Like many other people, I was happy to move past 2020 and welcome in a new year. My new calendar arrived with this bold quote (above; photo credit) for the month of January. It certainly reframes how we might think about winter. As a figure skating coach whose family comes from Norway, I’d like to be able to summon my inner “Elsa” and say that “the cold never bothered me anyway.” But for those of us without Disney magic, cold weather is often unpleasant, to say the least.
Last January, if anyone asked me whether I was conducting outdoor therapy sessions, I would definitely have assumed they were joking and/or I would have looked for some hidden cameras. Of course, that was before the COVID-19 pandemic. The pandemic has led to many modifications in our routines to reduce the spread of infection, the most prominent being a major increase in virtual interaction—Zoom calls for work, Zoom for remote school, Zoom calls for Thanksgiving family gatherings, etc. Needless to say, our collective screen time has gone up exponentially. And although this method has helped keep infection rates lower, many people have been making efforts to minimize screen time when possible. Which brings us to another pandemic-prompted change—increased time spent outdoors.
The benefits of being outdoors have been widely documented (see here, for example). The fresh air, the change of scenery, the increased vitamin D, are all alluring reasons to head outside. In fact, some schools (see here, for example) have successfully implemented 100% outdoor education. Thus, Dr. Lauren, Dr. Jaime, and I have recommended outdoor psychotherapy sessions for many of our clients, including for children whose developmental or regulatory needs make it very difficult to successfully engage in teletherapy (psychotherapy via video). We have been excited to engage in therapy sessions with children and families in parks, backyards, and courtyards, while maintaining safety guidelines and wearing masks during the past several months. Thinking outside the frame, and adjusting our expectations of what therapy “should” look like, has led to unique learning opportunities for ourselves and our clients.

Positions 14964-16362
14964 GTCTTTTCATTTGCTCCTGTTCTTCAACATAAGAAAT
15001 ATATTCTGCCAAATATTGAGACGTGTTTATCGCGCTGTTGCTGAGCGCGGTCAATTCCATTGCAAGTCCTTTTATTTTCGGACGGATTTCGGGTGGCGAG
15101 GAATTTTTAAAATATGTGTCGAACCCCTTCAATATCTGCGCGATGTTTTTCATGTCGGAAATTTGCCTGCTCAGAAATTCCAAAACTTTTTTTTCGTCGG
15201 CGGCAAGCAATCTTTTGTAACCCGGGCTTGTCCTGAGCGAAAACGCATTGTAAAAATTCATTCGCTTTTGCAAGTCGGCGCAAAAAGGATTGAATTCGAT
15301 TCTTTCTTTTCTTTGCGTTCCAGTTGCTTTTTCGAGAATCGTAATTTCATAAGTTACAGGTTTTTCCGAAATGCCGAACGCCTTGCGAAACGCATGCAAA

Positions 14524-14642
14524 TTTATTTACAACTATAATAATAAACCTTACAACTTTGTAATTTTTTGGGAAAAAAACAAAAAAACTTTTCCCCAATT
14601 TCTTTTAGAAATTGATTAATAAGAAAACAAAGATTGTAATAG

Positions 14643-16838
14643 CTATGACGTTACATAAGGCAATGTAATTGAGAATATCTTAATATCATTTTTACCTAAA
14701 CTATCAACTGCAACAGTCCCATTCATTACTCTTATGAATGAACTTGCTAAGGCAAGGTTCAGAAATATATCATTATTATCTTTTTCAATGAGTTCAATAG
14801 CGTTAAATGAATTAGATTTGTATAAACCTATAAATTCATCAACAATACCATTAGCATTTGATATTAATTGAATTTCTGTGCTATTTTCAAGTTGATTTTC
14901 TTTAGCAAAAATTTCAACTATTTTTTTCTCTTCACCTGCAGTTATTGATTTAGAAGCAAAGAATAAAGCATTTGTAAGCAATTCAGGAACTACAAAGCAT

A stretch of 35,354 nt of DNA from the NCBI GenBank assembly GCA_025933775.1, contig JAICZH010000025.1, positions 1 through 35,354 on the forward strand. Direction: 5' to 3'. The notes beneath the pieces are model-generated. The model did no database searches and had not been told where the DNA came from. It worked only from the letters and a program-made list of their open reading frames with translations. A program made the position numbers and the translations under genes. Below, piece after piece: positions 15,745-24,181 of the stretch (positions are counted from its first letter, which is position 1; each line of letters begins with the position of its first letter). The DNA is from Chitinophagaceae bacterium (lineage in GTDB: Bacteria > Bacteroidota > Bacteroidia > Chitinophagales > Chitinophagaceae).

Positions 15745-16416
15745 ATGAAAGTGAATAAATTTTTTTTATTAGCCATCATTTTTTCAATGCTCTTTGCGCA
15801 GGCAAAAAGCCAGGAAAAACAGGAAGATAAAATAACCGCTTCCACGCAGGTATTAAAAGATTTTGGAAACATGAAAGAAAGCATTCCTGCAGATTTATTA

Together with our clients, we have learned many important new things through outdoor psychotherapy sessions, including:
- How slowly we need to walk if we want to get a closer look at some winter birds (great real-life practice for modulating our movements)
- How far we can walk in the park and still get back to the bench where a parent is waiting by the end time of the session (time management)
- How our bodies feel (increasing body awareness) and what kind of movement we can do in order to stay warm (promoting motor planning; coping skills)
- How much distance we should keep from others in the park (social awareness; health and safety)
- How much louder our voices need to be in larger, noisier spaces (voice modulation)
- How the sun sets a little later each day in January than it did in December (science; safety awareness).
- Outdoor psychotherapy sessions also provide more space to move around, which is essential for children with diagnoses of ADHD, autism spectrum disorder, and related challenges, as well as for all children.
In the past, I typically spent a lot less time outdoors once the cold weather arrived. Outdoor therapy in January was a totally bizarre concept to me. But this winter, I’ve found myself thinking more flexibly about the kinds of activities that I can do outside. I’ve been taking walks to the grocery store, for example. I went on a 2-mile jog last week. And I haven’t been the only one out there! I’ve seen several friends’ posts on social media from hikes they’ve taken with their children this month. As long as I am wearing “suitable clothing,” that is, my gloves, head warmer, sunglasses, and mask, the cold temperature is manageable. So, I encourage clinicians and caregivers alike to bundle up and head outside to discover all that winter has to offer!